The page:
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Senate Committee Advocates FAFSA Reforms

Sen. Lamar Alexander plans to once again push his colleagues in Congress to simplify the FAFSA process as part of the Higher Education Act reauthorization.

In December 2018, the U.S. Senate passed the bipartisan Faster Access to Federal Student Aid Act under unanimous consent. The legislation would have required the Internal Revenue Service to share information with the U.S. Department of Education to make the process of filling out the Free Application for Federal Student Aid easier, but the legislation wasn't taken up in the House. Now, Sen. Lamar Alexander (R-Tenn.) is renewing his efforts to reform the FAFSA as part of the reauthorization of the Higher Education Act.

"There are not many things U.S. senators can do to cause 20 million American families to say, 'Thank you,'" Alexander said during a March 15 hearing in the Senate education committee. "After five years of bipartisan work, we are ready to do just that: the FAFSA is simpler and on mobile devices, and Congress is now ready to take the final step to make it easier for those families to apply for federal financial aid and to eliminate $6 billion annually of mistakes that are unfair to taxpayers."

To educate lawmakers, the Senate Health, Education, Labor and Pensions Committee heard testimony from Alabama Possible, the Washington Student Achievement Council, Iowa College Aid and College Now Cleveland on how the FAFSA should be reformed.

"FAFSA continues to be a barrier to post-secondary attainment. Most people get help filing their taxes from something like HR Block or using Turbo Tax," said Kristina Scott, executive director of Alabama Possible. "One of my questions is do we need to build a similar system for FAFSA completion or would our limited private resources be better spent supporting student success."

Mark Wiederspan, executive research officer of the Iowa College Aid, talked about how the verification process for FAFSA can be cumbersome, especially for low-income students. "Through my research I have found that verification is targeting individuals who need financial aid the most," said Wiederspan. "For the 2017-2018 academic year in Iowa, roughly 55 percent of Pell-eligible students were selected for verification compared to 6 percent of non-Pell-eligible students."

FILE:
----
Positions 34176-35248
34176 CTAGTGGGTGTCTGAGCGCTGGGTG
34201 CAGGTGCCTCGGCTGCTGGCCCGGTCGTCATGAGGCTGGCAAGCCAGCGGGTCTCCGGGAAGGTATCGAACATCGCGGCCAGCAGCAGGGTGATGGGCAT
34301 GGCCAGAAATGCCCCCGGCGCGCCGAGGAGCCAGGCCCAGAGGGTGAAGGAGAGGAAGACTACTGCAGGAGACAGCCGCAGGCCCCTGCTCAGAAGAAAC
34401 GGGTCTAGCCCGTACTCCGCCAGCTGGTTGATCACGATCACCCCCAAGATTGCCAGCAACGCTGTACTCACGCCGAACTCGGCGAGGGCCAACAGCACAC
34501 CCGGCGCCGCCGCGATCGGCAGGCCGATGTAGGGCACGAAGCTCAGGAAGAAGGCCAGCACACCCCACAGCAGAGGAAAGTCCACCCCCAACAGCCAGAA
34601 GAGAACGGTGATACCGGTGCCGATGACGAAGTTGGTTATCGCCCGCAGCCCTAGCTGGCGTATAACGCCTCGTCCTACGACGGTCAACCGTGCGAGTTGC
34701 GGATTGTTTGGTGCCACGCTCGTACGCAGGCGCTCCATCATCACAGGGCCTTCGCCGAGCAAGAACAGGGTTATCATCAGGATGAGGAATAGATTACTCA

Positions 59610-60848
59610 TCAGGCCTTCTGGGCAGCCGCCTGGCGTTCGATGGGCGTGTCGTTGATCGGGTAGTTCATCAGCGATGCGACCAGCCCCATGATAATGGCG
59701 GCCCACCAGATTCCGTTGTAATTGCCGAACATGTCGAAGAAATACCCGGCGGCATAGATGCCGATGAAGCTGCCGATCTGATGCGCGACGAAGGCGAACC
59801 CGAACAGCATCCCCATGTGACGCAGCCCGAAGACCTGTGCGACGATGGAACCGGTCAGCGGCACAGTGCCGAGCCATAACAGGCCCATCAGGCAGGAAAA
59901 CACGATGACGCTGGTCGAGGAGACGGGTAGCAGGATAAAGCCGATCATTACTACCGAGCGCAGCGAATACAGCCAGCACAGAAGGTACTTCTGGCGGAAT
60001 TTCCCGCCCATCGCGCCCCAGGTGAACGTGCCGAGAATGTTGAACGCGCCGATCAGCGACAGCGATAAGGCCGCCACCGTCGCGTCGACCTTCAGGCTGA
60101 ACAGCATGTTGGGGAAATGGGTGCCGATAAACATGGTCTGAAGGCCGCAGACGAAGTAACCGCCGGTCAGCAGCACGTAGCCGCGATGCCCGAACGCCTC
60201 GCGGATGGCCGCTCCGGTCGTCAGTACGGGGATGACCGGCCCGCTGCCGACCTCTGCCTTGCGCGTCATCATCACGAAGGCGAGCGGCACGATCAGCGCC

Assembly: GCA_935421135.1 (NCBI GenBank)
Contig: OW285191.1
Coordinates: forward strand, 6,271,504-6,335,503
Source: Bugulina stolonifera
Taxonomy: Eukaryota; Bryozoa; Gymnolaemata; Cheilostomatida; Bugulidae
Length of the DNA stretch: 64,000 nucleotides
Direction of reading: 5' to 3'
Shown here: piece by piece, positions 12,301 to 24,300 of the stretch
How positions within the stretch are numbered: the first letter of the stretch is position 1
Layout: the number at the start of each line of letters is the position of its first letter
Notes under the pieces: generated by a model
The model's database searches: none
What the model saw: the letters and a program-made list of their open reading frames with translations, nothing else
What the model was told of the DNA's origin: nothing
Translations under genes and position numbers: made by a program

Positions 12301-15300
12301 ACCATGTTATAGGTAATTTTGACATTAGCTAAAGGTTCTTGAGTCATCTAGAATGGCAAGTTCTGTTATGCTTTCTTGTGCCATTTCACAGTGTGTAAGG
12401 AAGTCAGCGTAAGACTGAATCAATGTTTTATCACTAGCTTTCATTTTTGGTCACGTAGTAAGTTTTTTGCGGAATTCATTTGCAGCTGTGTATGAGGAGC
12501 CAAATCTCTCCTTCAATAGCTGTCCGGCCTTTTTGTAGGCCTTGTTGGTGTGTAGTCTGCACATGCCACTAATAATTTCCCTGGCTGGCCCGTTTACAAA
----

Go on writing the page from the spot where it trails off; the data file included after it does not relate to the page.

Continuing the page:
To make the process easier for the FAFSA and verification, Wiederspan recommends creating and supporting more of a data transfer between ED and the IRS through the Data Retrieval Tool transfer, expanding the use of the DRT transfer to allow institutions and individuals to use the DRT regardless of their tax filing status, and working with states to determine which FAFSA non-financial elements are needed to determine state aid eligibility.

In Washington, the Washington Student Achievement Council has created a web-based FAFSA portal to help school staff members assist students in filling out the application and determining if students need to correct information. The campaign has resulted in partner schools reporting FAFSA completion rates at 10 percent points higher than non-participating schools.

In a statement for the record, Sen. Patty Murray (D-Wash.), ranking member of the HELP Committee, expressed her support for reforming the FAFSA process. 

"We're asking our students to jump through hoops to provide the same financial information over and over again and this immense burden is resulting in students leaving money on the table," said Murray in written remarks. "When students can't complete the overly complicated process of verification — referred to as the 'verification melt' — they often drop out altogether."

Murray also expressed her support for reforming the process for low-income students to receive aid altogether. "If we are serious about connecting students to Pell Grants — we must also be serious about connecting them to other benefits and truly making college affordable through this reauthorization," she said.

About the Author

Sara Friedman is a reporter/producer for Campus Technology, THE Journal and STEAM Universe covering education policy and a wide range of other public-sector IT topics.

Friedman is a graduate of Ithaca College, where she studied journalism, politics and international communications.

Friedman can be contacted at [email protected] or follow her on Twitter @SaraEFriedman.

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